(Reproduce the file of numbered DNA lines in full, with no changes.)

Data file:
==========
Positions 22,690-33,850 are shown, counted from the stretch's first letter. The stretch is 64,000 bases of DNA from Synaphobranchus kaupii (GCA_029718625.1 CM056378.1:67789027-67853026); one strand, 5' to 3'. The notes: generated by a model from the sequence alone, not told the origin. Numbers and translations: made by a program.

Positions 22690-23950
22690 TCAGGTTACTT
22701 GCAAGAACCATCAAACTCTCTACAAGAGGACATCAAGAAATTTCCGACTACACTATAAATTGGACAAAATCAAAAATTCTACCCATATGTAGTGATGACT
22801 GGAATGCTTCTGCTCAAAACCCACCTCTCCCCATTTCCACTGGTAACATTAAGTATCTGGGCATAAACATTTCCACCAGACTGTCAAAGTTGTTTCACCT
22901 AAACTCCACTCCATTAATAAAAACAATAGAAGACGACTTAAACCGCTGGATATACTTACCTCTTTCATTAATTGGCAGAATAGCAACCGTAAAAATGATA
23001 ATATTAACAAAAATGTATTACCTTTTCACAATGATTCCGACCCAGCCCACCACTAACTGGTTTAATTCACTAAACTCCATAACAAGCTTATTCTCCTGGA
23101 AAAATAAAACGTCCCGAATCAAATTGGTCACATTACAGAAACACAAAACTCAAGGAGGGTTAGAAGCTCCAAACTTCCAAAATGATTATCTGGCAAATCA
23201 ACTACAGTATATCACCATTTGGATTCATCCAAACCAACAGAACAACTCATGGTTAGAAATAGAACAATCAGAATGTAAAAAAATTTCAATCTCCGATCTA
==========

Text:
Positions 22,690-33,850 are shown, counted from the stretch's first letter. The stretch is 64,000 bases of DNA from Synaphobranchus kaupii (GCA_029718625.1 CM056378.1:67789027-67853026); one strand, 5' to 3'. The notes: generated by a model from the sequence alone, not told the origin. Numbers and translations: made by a program.

Positions 22690-23950
22690 TCAGGTTACTT
22701 GCAAGAACCATCAAACTCTCTACAAGAGGACATCAAGAAATTTCCGACTACACTATAAATTGGACAAAATCAAAAATTCTACCCATATGTAGTGATGACT
22801 GGAATGCTTCTGCTCAAAACCCACCTCTCCCCATTTCCACTGGTAACATTAAGTATCTGGGCATAAACATTTCCACCAGACTGTCAAAGTTGTTTCACCT
22901 AAACTCCACTCCATTAATAAAAACAATAGAAGACGACTTAAACCGCTGGATATACTTACCTCTTTCATTAATTGGCAGAATAGCAACCGTAAAAATGATA
23001 ATATTAACAAAAATGTATTACCTTTTCACAATGATTCCGACCCAGCCCACCACTAACTGGTTTAATTCACTAAACTCCATAACAAGCTTATTCTCCTGGA
23101 AAAATAAAACGTCCCGAATCAAATTGGTCACATTACAGAAACACAAAACTCAAGGAGGGTTAGAAGCTCCAAACTTCCAAAATGATTATCTGGCAAATCA
23201 ACTACAGTATATCACCATTTGGATTCATCCAAACCAACAGAACAACTCATGGTTAGAAATAGAACAATCAGAATGTAAAAAAATTTCAATCTCCGATCTA